While lighting the tiny brass oil lamp with cloth wicks every morning in the crematorium and waiting for the dead to arrive, Subeena Rahman never thinks of her religion.
With a shawl draped over her head, the Muslim woman in her late twenties knows better than anyone now that death has no religion and everyone is alone and empty-handed on her last trip.
Working as a crematorium keeper at a Hindu crematorium in Irinjalakuda in this central Kerala district for three years, this young undergraduate student said she cremated hundreds of corpses, including those of more than 250 people living with HIV until here.
Even dripping sweat in a PPE kit for hours on end while cremating the bodies of COVID victims back to back during the second wave of the pandemic, she never forgot to pray for deceased souls in her own way without the barrier of religion or belief.
Rahman, who broke gender stereotypes by becoming a creamer, which is generally considered a small job even by men, is considered the first woman from the Muslim community to practice the profession in the southern state.
However, the 28-year-old housewife has the audacity to admit that it is not to break a shield of glass but to earn the daily bread of her family, provide for her husband and take care of her. sick father, who was a lumberjack. .
She also doesn’t hesitate to ask those who oppose her to give her a job and make fun of her for being a crematorium keeper.
The sight of still bodies, eyes closed and cotton stuffed in nostrils, was a nightmare to me like any other child. But corpses don’t scare me anymore, ”Rahman told PTI.
She said she never imagined she would become a crematorium guard because her childhood dream was to become a police officer.
It is fate that I assume this responsibility and I do this work with the greatest sincerity and dedication. I have never felt the slightest regret for choosing this profession because I firmly believe that every job has its own dignity … and I am proud of what I do, ” she said.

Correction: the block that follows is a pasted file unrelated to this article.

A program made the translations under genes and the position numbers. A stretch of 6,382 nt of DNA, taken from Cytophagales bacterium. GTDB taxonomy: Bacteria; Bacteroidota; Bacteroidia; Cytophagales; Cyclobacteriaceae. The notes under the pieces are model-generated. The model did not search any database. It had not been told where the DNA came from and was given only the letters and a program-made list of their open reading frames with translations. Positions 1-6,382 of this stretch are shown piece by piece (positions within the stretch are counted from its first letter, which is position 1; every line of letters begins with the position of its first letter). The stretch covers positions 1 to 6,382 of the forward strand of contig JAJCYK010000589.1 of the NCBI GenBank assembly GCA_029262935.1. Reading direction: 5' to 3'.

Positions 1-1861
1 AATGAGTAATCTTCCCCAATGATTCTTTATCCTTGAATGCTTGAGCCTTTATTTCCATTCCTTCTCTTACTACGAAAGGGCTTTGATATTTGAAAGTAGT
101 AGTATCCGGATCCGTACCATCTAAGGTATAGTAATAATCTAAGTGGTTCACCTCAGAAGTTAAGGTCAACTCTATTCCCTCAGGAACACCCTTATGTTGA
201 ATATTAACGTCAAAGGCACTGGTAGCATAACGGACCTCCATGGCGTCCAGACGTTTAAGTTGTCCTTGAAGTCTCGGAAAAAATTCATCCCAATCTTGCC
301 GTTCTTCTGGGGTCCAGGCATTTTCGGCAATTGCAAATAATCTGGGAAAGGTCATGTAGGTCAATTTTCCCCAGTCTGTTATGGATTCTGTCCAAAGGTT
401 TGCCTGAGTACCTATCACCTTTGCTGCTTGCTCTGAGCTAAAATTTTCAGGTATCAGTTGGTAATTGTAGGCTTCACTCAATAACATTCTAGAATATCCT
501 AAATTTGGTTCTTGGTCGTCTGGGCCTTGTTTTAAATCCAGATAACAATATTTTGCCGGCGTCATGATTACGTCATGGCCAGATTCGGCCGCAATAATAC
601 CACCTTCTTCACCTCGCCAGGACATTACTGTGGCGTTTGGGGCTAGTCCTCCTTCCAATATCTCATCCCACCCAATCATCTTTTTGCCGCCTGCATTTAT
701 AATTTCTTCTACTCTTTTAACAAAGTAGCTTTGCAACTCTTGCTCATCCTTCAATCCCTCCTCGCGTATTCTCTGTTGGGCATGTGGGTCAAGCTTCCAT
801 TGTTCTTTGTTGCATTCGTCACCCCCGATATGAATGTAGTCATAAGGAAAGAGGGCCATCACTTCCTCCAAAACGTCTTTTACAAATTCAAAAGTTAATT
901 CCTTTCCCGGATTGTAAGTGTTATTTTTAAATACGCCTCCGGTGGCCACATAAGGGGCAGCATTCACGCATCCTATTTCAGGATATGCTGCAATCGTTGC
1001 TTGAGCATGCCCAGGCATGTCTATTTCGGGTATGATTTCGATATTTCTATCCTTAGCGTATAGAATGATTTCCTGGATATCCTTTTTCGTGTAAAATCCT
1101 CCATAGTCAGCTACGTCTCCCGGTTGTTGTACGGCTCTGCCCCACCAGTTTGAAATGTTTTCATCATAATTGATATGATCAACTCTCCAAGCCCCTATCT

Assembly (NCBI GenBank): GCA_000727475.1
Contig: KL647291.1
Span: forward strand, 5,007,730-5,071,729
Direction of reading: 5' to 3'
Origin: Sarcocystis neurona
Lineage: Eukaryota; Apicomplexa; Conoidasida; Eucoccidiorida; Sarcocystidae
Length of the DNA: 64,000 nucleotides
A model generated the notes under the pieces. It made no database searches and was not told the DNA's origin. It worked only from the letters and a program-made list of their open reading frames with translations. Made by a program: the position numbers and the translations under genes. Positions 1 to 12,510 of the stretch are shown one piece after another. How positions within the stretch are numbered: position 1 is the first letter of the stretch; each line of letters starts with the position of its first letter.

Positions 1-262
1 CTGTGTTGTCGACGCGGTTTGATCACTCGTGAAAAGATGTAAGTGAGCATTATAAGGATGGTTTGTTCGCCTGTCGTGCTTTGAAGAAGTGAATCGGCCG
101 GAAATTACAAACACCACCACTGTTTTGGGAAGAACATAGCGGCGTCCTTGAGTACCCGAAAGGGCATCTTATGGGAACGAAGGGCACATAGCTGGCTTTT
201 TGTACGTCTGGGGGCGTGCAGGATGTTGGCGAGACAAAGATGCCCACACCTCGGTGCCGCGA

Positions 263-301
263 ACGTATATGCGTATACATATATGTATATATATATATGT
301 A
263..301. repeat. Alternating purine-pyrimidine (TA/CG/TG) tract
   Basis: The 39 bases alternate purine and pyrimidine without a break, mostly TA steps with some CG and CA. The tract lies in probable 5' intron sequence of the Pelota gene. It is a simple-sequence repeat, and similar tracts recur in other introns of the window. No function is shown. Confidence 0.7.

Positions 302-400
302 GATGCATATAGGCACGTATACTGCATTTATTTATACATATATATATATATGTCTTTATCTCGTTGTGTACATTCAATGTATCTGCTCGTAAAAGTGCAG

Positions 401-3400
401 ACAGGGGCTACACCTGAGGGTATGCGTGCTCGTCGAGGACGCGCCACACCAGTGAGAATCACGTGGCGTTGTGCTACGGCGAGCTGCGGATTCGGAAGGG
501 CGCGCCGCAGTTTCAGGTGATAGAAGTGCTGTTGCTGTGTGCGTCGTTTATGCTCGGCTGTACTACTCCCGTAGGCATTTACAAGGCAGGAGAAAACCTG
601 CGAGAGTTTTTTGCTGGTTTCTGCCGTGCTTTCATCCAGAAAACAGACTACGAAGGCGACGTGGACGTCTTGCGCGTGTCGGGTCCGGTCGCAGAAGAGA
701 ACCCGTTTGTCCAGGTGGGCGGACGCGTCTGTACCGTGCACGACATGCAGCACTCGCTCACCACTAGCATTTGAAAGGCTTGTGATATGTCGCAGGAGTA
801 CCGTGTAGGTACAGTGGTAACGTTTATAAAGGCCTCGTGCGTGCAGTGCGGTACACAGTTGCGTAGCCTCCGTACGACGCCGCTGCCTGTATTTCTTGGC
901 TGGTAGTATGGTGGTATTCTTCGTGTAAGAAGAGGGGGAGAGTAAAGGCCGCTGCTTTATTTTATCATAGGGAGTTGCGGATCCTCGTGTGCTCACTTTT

Subeena Rahman was desperate for a job when she learned of a vacancy in the SNBS Samajam Mukthisthan crematorium, run by the Ezhavas, a powerful backward Hindu community.
Besides Hindus, the bodies of members of the Christian community are also cremated in the gas crematorium.
Initially, her parents had concerns about the workplace, but she was adamant about taking the job because she knew she had to support her loved ones.
Although there was no visible opposition from anyone, including members of her community, many expressed doubts about whether the Hindu community would accept a Muslim woman as a creamer.
According to Hindu traditions, women are not allowed to visit the cremation site.
Many people have discouraged me by saying that members of the Hindu community would not accept a woman, especially from another religion for work. But no one has raised any objections so far and I have been able to prove to myself that sex and religion are not a barrier to doing any job, ” Rahman said confidently.
The full support given by her husband, a day laborer, and her family and her son Mohammed Irfan, has been a great source of strength.
After completing daily chores at home in the morning, Rahman would rush to the crematorium at 9:30 a.m.
Along with her two male colleagues, she cleaned the premises, removed the remains of the day before cremation and lit the oil lamp, marking the start of the duty in the morning.
There were days when she had to work continuously for 14 hours, especially during the peak of the COVID period.
” We get Rs 500 each per body, which is divided among the three equally. Normally we get 6-7 bodies every day. But, there were days when we had to cremate 12 COVID patients consecutively in one day, ”Rahman recalls.
When asked if she remembered the first cremation she had performed, the young woman reportedly replied without waiting for a second that it was a 65-year-old man named Siddharthan, who died of an insufficiency. cardiac.
The most painful occasion was the cremation of a five-year-old girl who accidentally slipped into a village pond and died.
His father was abroad. He came to see his daughter for the last time in the crematorium wearing a PPE kit. He collapsed when he handed me the body of the little girl to take her to the furnace. I couldn’t control myself then, ” the woman said.
Otherwise, she wouldn’t wear any memories or faces, which she encounters at the crematorium on her way home and engaging in her evening chores at home.
“I am fully aware now that we cannot stop death. It will come to all of us. If we are born, death will surely follow us. There is no escaping it, ” Rahman concluded on a philosophical note.
(This story was not edited by Devdiscourse staff and is auto-generated from a syndicated feed.)